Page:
Thursday, July 18, 2024

Can Arthritis Affect The Heart

Heart Disease Often Missed In Rheumatoid Arthritis

How RA can affect the heart

People with rheumatoid arthritis are at high risk of heart attack, atrial fibrillation, heart failure, and stroke. Heres what you need to know.

Everyday Health

People who have rheumatoid arthritis are roughly twice as likely as the general population to experience heart failureand 50 percent more likely to have a heart attack, according to the Cleveland Clinic in Ohio. But despite this increased risk, people living with RA are screened for heart disease far less than other high-risk patients.

In a recent review, Nature Reviews Rheumatology, the authors call for improvements in CVD preventive care in patients with RA. According to the lead author, Anne Grete Semb, MD, PhD, a senior researcher at the Leader Preventive Cardio-Rheumatology Clinic at Diakonhjemmet Hospitaal in Oslo, catching risk factors early is particularly important in people with RA to prevent a fatal cardiac event.

Keep A Check On The Progression Of Your Disease

RA is a progressive, degenerative disease which over the years can cause severe damage to your various vital organs, including lungs. To prevent the acute damage that RA can cause, it is important to keep a close check on the progression of the disease. So, watch out for all the signs of rheumatoid arthritis and immediately get in touch with your primary care physician if you experience persistent cough, shortness of breath, fever or any other health complication.

Eat A Mediterranean Diet

No specific diets have been proven to help fight inflammatory arthritis, but theres one eating style worth latching on to. People read about anti-inflammatory diets, says Dr. Gulati. Theyre really describing the Mediterranean diet.

A study of almost 33,000 women found that the more Mediterranean their eating habits were less red meat and more fruits, vegetables, whole grains, fish, legumes, and healthy fats the lower their risk of heart attack, stroke, and heart failure. Focus on replacing saturated fats with heart-healthy unsaturated fats, and eating plenty of fruits, vegetables, and fiber, suggests Dr. Gulati.

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Recognizing And Diagnosing Costochondritis

X-rays dont show soft tissue well and theres not a blood test for it, so costochondritis is typically diagnosed by a doctor through a physical exam. Older adults experiencing these symptoms may need to get an EKG to rule out the possibility of cardiac problems.

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According to Costochondritis, StatPearls medical education book published in January 2021, The most important part of the diagnosis of costochondritis is ensuring other, more deadly causes of chest pain have been ruled out. These can include acute coronary syndrome, pneumothorax, pneumonia, aortic dissection, pulmonary embolism, or an esophageal perforation.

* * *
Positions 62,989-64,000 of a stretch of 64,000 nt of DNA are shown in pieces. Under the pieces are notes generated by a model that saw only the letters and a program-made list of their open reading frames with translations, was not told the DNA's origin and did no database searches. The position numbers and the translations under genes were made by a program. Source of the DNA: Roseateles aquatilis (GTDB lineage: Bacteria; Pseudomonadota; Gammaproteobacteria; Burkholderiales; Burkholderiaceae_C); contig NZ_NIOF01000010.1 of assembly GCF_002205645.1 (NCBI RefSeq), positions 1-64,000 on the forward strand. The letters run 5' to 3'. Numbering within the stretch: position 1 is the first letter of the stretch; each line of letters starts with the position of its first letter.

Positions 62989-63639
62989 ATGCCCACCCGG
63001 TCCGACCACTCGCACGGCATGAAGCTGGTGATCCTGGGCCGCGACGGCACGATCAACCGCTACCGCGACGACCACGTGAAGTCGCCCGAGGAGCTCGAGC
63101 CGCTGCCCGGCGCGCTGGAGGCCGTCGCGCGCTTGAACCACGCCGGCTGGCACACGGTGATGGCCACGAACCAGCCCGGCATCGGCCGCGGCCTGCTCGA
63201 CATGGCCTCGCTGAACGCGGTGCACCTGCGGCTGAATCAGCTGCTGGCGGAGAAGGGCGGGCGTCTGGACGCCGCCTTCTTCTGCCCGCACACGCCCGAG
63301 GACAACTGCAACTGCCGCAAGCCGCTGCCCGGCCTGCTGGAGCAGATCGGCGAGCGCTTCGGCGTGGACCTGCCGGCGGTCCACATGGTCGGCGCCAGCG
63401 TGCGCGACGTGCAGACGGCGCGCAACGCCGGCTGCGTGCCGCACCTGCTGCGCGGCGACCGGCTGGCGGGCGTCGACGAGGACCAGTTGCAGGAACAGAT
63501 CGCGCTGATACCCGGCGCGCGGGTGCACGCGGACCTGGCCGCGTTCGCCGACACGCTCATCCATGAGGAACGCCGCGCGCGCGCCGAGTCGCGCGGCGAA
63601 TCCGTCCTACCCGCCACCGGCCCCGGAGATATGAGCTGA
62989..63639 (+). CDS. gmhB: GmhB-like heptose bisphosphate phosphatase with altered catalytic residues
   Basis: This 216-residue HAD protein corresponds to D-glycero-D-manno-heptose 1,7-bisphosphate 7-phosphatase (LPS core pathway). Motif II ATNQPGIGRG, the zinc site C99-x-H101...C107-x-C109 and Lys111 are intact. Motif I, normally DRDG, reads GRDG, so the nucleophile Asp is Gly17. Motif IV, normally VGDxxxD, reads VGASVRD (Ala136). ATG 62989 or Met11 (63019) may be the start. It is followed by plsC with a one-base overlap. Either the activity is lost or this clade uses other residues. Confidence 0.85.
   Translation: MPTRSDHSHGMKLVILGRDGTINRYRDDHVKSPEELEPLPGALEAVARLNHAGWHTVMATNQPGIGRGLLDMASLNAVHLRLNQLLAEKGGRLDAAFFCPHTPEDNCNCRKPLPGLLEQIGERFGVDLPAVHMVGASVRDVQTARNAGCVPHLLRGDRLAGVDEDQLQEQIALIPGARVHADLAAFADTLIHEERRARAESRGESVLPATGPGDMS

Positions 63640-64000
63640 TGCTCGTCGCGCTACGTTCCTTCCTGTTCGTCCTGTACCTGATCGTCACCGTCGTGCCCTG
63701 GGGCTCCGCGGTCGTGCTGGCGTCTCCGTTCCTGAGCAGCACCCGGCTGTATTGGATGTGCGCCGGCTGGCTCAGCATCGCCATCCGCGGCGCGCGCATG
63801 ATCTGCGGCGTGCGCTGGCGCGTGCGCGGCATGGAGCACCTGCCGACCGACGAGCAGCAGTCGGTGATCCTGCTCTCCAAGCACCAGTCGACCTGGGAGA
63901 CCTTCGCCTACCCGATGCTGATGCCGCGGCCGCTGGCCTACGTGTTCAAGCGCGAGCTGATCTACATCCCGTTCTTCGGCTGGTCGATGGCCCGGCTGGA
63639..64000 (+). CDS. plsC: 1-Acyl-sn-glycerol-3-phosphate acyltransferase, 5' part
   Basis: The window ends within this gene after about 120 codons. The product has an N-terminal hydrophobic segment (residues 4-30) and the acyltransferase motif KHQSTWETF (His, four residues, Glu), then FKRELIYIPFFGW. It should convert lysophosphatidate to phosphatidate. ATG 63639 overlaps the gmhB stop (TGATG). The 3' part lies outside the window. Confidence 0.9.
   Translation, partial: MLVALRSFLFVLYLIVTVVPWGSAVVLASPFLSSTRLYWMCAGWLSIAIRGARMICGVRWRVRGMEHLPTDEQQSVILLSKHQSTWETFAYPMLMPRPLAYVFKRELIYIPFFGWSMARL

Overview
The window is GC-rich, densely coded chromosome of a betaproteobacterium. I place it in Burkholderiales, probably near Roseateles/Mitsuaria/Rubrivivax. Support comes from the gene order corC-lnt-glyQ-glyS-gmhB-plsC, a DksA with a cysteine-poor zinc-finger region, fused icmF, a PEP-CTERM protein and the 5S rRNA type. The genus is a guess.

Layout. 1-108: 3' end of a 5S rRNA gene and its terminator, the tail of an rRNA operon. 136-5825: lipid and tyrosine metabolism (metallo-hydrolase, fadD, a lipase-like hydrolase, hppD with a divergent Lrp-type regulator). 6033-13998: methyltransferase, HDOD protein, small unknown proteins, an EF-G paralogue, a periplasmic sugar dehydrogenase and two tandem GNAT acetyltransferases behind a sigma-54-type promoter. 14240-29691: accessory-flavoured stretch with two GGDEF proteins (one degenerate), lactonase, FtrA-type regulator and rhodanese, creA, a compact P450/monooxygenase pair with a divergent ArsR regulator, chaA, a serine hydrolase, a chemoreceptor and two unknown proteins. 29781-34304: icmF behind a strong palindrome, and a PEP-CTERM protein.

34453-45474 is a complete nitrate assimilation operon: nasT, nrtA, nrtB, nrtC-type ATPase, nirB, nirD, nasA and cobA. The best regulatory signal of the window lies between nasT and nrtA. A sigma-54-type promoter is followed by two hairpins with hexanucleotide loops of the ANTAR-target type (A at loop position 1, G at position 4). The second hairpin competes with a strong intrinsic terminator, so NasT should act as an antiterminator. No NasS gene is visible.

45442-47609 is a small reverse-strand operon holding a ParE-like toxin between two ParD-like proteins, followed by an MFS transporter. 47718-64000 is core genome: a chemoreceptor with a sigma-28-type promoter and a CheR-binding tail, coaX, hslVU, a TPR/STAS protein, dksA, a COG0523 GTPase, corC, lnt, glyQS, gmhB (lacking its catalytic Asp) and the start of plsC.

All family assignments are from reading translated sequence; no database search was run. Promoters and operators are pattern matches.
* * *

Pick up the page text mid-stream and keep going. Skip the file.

How Do Cardiovascular Diseases Develop In The Case Of Gout


Gout or gouty arthritis is another type of arthritis characterized by the deposition of crystallized uric acid in the joints. The joints swell as a result of this.

Uric acid is found to be associated with various cardiovascular diseases such as hypertension, coronary artery disease, and preeclampsia among others.

High uric acid level along with these health conditions may develop due to factors such as high sugar intake, low birth weight which leads to obesity or genetic traits.

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Arthritis & Heart Disease

Why People With Arthritis Are at Greater Risk for Heart Disease

Youre probably all too aware of how arthritis affects your joints. But the unfair news is that having arthritis osteoarthritis , but especially inflammatory conditions like rheumatoid arthritis , gout, lupus and psoriatic arthritis puts you at increased risk of developing heart disease. That includes heart attack, stroke, atrial fibrillation , high blood pressure, heart failure and atherosclerosis .

People with RA tend to be at highest risk. More than 50 percent of premature deaths in people with rheumatoid arthritis result from cardiovascular disease, according to a 2011 review of 24 mortality studies published in Nature Reviews Rheumatology.

People with gout also have a higher risk of heart attack and death from cardiovascular and coronary heart disease. High uric acid levels a cause gout have been linked to a 44% increased risk of high blood pressure, according to a 2011 review published in Arthritis Care & Research.

As for people with OA, a study of 8,000 people in Finland, published in the Annals of Rheumatic Diseases, found that men with OA in even a single finger joint were 42% more likely to die of cardiovascular disease than those who didnt have OA. Women were at a 26% higher risk than those without the disease. The link may be excess weight.